Many employers have a deadline coming up soon to complete their annual Medicare prescription drug disclosure with the federal Centers for Medicare and Medicaid Services (CMS). Businesses that offer prescription drug coverage to Medicare Part D-eligible beneficiaries (including active employees, dependents, and retirees) as part of their benefit plan offerings need to provide annual disclosures to both those plan participants and the federal Centers for Medicare and Medicaid Services (CMS). The disclosure to CMS is due 60 days after the start of the plan year, so brokers should make sure to let all group health clients with calendar year plans (January 1 renewals) know that the deadline for submitting their disclosure to CMS is March 1st.
Each year, most employer plan sponsors have to tell beneficiaries and the federal government if the drug benefits they offer are “creditable,” meaning that the group coverage covers as much, in average terms, as the standard Medicare Part D prescription drug plan. Notices need to be distributed each year before the Medicare annual election period begins on October 15th, but employer plans also need to submit an online disclosure form to CMS no later than 60 days after the start of the group plan year.
Each employer group needs to independently assess the creditability status of every plan option they offer that includes prescription drug benefits. There are a few ways a group plan sponsor can determine if their benefits cover, on average, as much as the standard Medicare Part D prescription drug plan. First, if the employer offers fully-insured coverage, then the insurance carrier should be able to verify if the drug benefit is creditable or not. An employer can also use the simplified determination guidance from CMS to assess the status of most prescription drug plan options. If the simplified determination doesn’t work for the group’s plan design, or the employer wishes to apply for the CMS Retiree Drug Subsidy Program, then an independent actuary should value the benefits.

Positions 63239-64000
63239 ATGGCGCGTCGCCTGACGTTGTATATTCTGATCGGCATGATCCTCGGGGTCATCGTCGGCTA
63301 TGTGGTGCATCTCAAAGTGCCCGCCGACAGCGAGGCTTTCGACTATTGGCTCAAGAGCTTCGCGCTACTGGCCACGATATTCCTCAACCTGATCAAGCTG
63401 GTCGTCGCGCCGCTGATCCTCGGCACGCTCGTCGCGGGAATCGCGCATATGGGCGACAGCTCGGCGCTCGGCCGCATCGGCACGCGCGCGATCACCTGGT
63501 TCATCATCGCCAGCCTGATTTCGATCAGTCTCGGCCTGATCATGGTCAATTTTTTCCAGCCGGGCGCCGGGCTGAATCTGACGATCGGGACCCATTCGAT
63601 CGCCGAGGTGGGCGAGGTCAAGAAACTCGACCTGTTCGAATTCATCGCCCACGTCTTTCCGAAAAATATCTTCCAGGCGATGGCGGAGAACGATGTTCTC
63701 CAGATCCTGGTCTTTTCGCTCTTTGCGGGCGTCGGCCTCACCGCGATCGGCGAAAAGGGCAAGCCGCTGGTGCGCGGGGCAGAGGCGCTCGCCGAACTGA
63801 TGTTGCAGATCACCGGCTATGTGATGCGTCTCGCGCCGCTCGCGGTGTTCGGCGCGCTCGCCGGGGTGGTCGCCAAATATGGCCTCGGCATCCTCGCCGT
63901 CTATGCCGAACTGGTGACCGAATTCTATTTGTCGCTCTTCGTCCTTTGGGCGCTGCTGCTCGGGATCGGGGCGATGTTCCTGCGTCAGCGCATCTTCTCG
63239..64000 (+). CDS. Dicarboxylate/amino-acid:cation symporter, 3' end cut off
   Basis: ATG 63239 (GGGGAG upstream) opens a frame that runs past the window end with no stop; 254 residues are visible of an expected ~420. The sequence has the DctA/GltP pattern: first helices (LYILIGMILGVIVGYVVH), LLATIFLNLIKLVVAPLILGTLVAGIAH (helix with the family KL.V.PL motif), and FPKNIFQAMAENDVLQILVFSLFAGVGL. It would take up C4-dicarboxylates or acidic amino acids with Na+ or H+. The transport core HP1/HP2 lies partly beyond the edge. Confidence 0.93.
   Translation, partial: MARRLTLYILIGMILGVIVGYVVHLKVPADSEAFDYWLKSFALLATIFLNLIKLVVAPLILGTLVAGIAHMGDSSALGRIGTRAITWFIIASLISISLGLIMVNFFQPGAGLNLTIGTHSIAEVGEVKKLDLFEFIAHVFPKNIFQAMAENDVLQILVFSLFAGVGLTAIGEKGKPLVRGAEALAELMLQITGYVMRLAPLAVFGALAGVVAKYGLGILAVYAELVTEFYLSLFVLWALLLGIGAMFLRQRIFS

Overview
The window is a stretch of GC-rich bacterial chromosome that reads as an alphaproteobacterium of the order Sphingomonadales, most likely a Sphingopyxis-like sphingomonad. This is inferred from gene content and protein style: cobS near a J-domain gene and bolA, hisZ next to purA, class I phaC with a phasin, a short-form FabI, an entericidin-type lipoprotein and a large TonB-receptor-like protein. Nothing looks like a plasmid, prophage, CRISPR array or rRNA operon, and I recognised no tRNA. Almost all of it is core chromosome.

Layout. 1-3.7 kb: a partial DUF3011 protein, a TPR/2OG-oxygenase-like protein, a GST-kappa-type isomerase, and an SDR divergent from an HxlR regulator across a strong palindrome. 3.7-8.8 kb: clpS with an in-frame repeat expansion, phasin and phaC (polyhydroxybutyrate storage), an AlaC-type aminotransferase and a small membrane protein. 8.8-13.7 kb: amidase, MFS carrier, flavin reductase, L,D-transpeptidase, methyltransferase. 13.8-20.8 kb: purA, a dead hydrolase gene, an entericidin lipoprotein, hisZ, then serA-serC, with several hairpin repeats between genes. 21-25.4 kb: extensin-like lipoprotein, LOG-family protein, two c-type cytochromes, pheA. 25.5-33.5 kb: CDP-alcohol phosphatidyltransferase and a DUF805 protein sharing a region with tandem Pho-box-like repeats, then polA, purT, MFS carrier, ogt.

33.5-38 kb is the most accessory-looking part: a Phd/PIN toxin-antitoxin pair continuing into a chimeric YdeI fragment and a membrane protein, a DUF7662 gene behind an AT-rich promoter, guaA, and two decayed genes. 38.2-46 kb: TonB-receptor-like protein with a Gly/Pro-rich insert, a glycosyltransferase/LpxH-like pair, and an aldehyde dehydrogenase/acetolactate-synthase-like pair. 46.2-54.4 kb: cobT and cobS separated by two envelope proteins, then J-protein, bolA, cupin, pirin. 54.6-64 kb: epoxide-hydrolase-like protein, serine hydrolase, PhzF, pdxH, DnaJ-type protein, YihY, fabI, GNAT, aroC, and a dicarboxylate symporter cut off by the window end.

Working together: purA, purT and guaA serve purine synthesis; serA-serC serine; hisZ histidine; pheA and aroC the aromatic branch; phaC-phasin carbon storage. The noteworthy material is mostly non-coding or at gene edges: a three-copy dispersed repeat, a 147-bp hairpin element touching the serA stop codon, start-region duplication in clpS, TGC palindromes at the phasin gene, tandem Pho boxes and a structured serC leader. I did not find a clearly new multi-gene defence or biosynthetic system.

There is no requirement that an employer offers Medicare creditable coverage, and there is no penalty to any group that doesn’t. The only things employer groups that offer prescription drug benefits to anyone who might be Medicare-eligible must do are: (1) tell federal government through the annual disclosure, and (2) send an accurate notice each year to all active employee plan participants and covered retirees that could be Medicare-eligible. So, if the employer plan’s prescription drug coverage doesn’t happen to be creditable, the business’s only obligation is to be honest in both their annual CMS disclosure and their notice to plan participants. For Medicare-eligible beneficiaries, if they learn their group plan isn’t creditable, then they can decide if they want to enroll in a higher-value Medicare Part D plan instead.
The procedure for notifying CMS about a plan’s creditable coverage status is quick and painless—it just needs to be done on time. To complete the disclosure, the plan sponsor should access the online form, and enter the plan’s contact information and the employer’s federal tax identification number. Then the plan sponsor needs to attest if all or some of the plan’s prescription drug offerings are creditable or not and submit the form. If an employer group offers multiple prescription drug offerings, then the plan sponsor needs complete a disclosure for each plan option.
Once an employer has completed the drug coverage benefits testing for the year and submitted their form to CMS online, it is a good time for them to also update their Medicare Part D Creditable Coverage Notice for plan beneficiaries. This notice must be distributed to Medicare-eligible plan participants before October 15th each year, so most groups give it out to all employees in the Fall. However, it also has to be distributed to any Medicare-eligible individual that joins the employer plan mid-year before their effective date of coverage, or upon the request of any beneficiary. So, it makes sense for employers to update the notice early on in the plan year, simultaneously with their CMS disclosure report. Fortunately, CMS makes notice creation easy, by providing templates and instructions.